Corrosion-resistant alloy (CRA)-clad pipelines have austenitic girth welds.
Such girth welds cannot be inspected by conventional ultrasonic methods and
must to be examined by the nonconventional angle beam compression
wave/creep-wave technique. Because of the dynamic nature of steel catenary
risers (SCR) used in deep waters, very tight acceptance/rejection criteria
This paper gives background information about the design and installation of
SCRs, the material properties of such a design, and the inspection solution
developed to examine such welds. In addition, the development and qualification
as used in the Bonga project is demonstrated, and conclusions and
recommendations are given.
The eight production and two water injection SCRs connecting the Bonga
floating production storage offloading (FPSO) facility with the seabed at
1,000 m depth each contain approximately 100 m of CRA-clad pipe at the
touchdown point (TDP) (Fig. 1.) The girth welds joining these clad pipes are of
an austenitic nature with a coarse-grain structure when compared to the ferrite
grain structure of girth welds in carbon steel. This coarse structure
complicates inspection of the welds by conventional automatic ultrasound
testing (AUT) [including time-of-flight diffraction (TOFD)], especially in view
of the tight acceptance criteria for those TDP welds that are subject to
The Bonga flowlines and risers contract was executed by Acergy on behalf of
Shell Nigeria Exploration and Production Company (Snepco) (operator) and its
coventurers Esso Exploration and Production Company Nigeria, Nigeria Agip
Exploration, and Elf Petroleum Nigeria. The license holder for the Bonga field
is the Nigerian National Petroleum Corporation (NNPC).
In parallel to the onshore double and quadruple joint production welding, a
new automatic ultrasonic inspection method has been developed for austenitic
pipeline girth welds.
This method uses dual-crystal focused-angle beam compression and creep-wave
probes to cover the entire SCR CRA weld volume, including the clad layer.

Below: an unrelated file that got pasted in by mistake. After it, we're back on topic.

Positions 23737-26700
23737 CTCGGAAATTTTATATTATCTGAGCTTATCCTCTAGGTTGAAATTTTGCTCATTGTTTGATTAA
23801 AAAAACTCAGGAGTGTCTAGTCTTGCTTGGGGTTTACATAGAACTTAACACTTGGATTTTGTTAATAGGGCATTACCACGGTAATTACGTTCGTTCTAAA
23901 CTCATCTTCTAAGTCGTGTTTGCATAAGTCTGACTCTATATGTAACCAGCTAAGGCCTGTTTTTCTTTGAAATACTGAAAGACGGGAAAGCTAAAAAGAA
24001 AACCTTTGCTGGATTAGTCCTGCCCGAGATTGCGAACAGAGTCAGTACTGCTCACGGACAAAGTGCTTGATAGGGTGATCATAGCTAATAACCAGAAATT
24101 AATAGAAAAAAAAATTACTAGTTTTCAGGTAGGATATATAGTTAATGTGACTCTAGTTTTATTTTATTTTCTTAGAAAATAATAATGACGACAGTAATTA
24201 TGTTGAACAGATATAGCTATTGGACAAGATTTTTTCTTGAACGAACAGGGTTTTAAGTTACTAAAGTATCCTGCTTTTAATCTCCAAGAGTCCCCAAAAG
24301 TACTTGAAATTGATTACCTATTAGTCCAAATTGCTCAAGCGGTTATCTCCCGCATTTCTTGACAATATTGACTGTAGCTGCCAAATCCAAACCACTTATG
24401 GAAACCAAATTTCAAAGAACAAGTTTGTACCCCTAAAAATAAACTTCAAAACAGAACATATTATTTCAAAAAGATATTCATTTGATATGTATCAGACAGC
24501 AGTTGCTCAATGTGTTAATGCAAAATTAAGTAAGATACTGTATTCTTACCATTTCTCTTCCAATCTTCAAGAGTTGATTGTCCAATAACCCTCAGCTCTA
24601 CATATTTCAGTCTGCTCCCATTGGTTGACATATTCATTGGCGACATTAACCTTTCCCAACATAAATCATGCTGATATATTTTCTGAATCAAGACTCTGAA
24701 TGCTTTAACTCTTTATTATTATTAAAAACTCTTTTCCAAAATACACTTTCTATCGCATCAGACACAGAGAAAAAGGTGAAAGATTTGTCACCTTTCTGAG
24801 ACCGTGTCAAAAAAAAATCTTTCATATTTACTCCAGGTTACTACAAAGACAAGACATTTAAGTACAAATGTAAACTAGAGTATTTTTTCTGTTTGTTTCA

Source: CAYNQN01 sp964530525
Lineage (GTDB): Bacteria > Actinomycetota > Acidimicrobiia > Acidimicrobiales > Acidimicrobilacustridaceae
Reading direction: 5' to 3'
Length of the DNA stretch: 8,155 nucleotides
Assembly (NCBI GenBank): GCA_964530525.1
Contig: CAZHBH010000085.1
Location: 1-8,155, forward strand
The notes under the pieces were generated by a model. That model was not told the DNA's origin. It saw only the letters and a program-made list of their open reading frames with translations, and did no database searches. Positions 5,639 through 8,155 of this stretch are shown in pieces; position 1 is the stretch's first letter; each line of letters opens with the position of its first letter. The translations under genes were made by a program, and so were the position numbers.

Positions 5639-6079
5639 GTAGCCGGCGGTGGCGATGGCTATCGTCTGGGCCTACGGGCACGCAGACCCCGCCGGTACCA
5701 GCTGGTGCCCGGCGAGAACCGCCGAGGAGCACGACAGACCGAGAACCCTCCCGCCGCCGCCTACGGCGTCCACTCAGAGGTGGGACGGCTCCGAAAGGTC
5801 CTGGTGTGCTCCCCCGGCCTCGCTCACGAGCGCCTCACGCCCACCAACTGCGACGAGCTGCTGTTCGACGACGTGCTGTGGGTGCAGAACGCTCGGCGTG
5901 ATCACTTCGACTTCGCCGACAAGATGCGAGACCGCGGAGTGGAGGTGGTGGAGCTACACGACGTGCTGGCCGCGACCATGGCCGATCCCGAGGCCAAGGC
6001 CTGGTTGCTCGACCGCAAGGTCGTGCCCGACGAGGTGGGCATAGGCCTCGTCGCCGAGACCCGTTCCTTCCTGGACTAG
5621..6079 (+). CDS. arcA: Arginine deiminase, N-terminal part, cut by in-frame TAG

In addition, the TOFD technique has been used to increase the overall
inspection integrity and to detect and size root concavity. This approach also
has been applied to offshore welding as well.
Throughout the progressive qualification process, onshore as well as
offshore, it has been verified that the CRA inspection technique developed by
Shell Global Solutions International and Röntgen Technische Dienst (RTD)
adequately detects and qualitatively sizes the weld imperfections that also
have been observed in, microscopic (destructive) evaluation.
The primary and coincidence inspection method has been demonstrated to be
very versatile in comparison with conventional shear-wave tandem techniques.
The technique is able to cover austenitic welds between
- Overlay-clad components
- CRA-clad pipe joints
- CRA-clad pipe joints and overlay-clad components
Besides the 10 SCRs with CRA-clad pipe [approximately 550 welds onshore in
1G (see Fig. 2) and 66 offshore in 2G (see Fig. 3)], the presented CRA
inspection technique was used on more than 1,000 offshore CRA welds on the
water injection flowline system. The Bonga field has been in production since
25 November 2005.
© 2007. Society of Petroleum Engineers
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- Original manuscript received:
6 June 2006
- Revised manuscript received:
22 December 2006
- Manuscript approved:
28 February 2007
- Version of record:
20 June 2007